Our Latest News

Southwest ecological burns important for orange-bellied parrot conservation


Planned ecological burns in Southwest National Park will help regenerate important habitat areas for the critically endangered orange-bellied parrot.More

Upgraded Julius River bridges improve visitor access


Bridge upgrades at the Julius River Regional Reserve are now complete.More

Viewing platform upgrades for Rocky Cape's Aboriginal heritage sites


Two viewing platforms have been replaced as part of visitor facility improvements at Rocky Cape National Park on the North-West Coast. The platforms are at the Lee Archer Cave and South Cave sites, which have highly significant Aboriginal heritage values.More

Facelift and safety improvements for Gunns Plains Cave


A combined effort from contractors and experienced Karstcare volunteers has resulted in significant infrastructure improvements to visitor facilities at Gunns Plains Cave.

The infrastructure improvements were identified by PWS engineer Tim Chappell last year. They included structural strengthening of the main viewing platform, walkways and steps throughout the cave and upgrading of safety barriers.

Building works supervisor Steve Overton said that visitor risk issues, including the installation of high visibility non-slip treads to stair nosings and the removal of non-structural timber and debris above walkways, were also addressed as part of the project.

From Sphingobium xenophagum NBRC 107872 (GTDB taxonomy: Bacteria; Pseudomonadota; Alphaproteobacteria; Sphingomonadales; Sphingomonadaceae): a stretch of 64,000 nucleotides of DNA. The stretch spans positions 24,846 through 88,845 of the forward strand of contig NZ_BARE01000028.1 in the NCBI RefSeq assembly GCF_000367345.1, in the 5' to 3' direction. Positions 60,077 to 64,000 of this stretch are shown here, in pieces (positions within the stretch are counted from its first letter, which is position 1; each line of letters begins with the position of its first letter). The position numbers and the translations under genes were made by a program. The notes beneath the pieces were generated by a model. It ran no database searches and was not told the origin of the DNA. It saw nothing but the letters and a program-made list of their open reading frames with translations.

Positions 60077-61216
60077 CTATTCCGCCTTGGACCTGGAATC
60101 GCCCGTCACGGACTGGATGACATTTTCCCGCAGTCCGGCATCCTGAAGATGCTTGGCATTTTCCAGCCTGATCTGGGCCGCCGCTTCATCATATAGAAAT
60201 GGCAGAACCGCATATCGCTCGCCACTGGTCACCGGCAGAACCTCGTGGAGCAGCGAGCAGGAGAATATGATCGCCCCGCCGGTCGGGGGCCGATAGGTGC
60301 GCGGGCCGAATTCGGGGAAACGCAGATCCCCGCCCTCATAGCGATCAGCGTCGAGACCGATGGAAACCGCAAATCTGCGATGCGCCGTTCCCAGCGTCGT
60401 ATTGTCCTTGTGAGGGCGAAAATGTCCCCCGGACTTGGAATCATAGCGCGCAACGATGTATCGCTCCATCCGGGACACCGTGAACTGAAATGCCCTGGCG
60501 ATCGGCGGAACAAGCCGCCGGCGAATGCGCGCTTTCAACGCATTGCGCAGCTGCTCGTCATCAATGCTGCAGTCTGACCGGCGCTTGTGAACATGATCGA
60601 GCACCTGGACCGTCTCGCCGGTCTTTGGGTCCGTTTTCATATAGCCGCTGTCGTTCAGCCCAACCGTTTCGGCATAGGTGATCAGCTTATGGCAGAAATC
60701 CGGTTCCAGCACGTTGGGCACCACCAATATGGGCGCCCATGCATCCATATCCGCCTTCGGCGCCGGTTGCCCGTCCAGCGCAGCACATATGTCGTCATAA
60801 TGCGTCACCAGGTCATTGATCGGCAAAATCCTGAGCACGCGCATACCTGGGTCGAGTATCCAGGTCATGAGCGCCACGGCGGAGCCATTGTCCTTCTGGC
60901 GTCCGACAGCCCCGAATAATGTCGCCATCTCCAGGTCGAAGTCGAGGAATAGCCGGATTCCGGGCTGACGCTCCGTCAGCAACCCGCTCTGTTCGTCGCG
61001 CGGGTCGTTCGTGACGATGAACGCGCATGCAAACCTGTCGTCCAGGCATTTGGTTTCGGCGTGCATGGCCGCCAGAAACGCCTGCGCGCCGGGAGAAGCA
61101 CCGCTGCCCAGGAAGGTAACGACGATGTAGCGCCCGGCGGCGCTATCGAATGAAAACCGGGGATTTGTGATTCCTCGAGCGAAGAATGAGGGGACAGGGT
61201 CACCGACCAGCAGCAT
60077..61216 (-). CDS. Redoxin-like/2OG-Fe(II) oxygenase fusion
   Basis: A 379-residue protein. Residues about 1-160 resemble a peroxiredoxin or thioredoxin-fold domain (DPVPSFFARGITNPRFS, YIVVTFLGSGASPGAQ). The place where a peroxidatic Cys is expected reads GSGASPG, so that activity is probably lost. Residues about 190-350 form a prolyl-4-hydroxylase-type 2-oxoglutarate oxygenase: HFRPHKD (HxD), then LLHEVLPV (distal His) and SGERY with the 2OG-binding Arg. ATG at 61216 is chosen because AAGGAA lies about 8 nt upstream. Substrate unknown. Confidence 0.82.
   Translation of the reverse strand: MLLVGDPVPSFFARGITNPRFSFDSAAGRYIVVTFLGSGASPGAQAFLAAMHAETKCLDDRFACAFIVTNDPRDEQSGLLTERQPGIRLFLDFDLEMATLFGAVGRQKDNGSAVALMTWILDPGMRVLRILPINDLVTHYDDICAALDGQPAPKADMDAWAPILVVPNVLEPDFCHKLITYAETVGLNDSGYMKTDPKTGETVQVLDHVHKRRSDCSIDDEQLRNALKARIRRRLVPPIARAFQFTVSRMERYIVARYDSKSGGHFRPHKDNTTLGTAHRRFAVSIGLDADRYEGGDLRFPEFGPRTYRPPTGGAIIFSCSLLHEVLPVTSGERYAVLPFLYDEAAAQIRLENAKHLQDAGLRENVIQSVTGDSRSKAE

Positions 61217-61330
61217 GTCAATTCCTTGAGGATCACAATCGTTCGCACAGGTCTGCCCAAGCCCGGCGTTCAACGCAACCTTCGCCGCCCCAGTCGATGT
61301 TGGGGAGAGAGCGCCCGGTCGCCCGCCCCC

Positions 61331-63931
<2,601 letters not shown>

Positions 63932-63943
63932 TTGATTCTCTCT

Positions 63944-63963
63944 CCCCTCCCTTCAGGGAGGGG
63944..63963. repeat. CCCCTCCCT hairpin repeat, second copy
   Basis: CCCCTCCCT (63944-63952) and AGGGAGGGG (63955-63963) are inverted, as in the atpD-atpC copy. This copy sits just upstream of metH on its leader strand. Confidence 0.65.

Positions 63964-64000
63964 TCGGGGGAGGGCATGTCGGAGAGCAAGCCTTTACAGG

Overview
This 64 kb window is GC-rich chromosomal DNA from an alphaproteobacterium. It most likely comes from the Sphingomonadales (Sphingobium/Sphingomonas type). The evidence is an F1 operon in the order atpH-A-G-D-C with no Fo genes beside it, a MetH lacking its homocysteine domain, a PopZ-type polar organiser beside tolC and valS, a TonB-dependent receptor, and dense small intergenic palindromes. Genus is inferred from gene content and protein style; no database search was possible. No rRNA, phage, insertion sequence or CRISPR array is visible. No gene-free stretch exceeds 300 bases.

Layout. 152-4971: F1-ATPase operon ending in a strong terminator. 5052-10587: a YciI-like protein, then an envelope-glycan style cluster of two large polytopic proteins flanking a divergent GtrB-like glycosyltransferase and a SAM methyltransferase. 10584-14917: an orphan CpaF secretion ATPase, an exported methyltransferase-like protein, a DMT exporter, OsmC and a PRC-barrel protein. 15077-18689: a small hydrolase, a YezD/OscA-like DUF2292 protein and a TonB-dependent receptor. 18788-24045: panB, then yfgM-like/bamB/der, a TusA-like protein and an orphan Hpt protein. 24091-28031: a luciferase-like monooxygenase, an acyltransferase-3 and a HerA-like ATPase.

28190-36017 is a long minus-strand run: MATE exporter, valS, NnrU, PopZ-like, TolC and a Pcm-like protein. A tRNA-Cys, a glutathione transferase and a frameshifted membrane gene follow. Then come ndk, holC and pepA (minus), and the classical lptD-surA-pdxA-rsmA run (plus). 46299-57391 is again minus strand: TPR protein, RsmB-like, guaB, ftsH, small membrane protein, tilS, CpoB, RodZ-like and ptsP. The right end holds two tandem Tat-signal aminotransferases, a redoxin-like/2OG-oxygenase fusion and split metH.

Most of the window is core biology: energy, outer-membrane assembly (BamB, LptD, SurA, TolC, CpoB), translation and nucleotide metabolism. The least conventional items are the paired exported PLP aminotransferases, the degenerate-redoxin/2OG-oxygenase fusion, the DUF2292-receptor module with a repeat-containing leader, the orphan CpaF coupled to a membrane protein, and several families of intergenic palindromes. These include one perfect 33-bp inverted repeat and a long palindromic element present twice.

Supersteel Constructions were the successful contractors for the $50,000 project and completed the works in only 13 days during June.

Karstcare volunteers then came onto the scene. The small but dedicated group has been responsible for a number of very productive working bees at the caves. Working in caves requires specialist knowledge and skills and the group’s expertise was put to use removing the rotted timber removed from viewing platforms and boxing for past concrete constructions, during the course of the structural work undertaken.

Northwest Region volunteer facilitator Stephen Mansfield said one difficult area near the shawl required rigging a rope off the handrail to safely remove old chipboard and rotten bearers.

“Tarps were used wherever possible to keep the mess to a minimum and to prevent falling debris. Several hundred kilograms of rotten wood and building materials were gathered and bagged for appropriate disposal,” Steve said.

“After a barbecue lunch and rest break, the arduous task of carting the debris out of cave began. Those familiar with number of steps into the cave would appreciate the effort required.”

Karstcare volunteers include Paul and Jean Van Nynanten, Paula Barrass, David Wools-Cobb, Julie and Rodney Gale and Kevin Higgins. PWS staff included Steve Mansfield, Barry Davies and partner Vicki and Resource Management and Conservation Branch karst officer Rolan Eberhard. Rolan helped out during the working bee and collected samples of cave fauna.


Photo 1: Paul Nynanten cleaning up under the end platform

Photo 2:Julie Gale Vicki and Barry davies

Photo 3: the group with some of the debris

Facelift and safety improvements for Gunns Plains Cave

The Karstcare group with some of the debris collected and hauled out of the cave.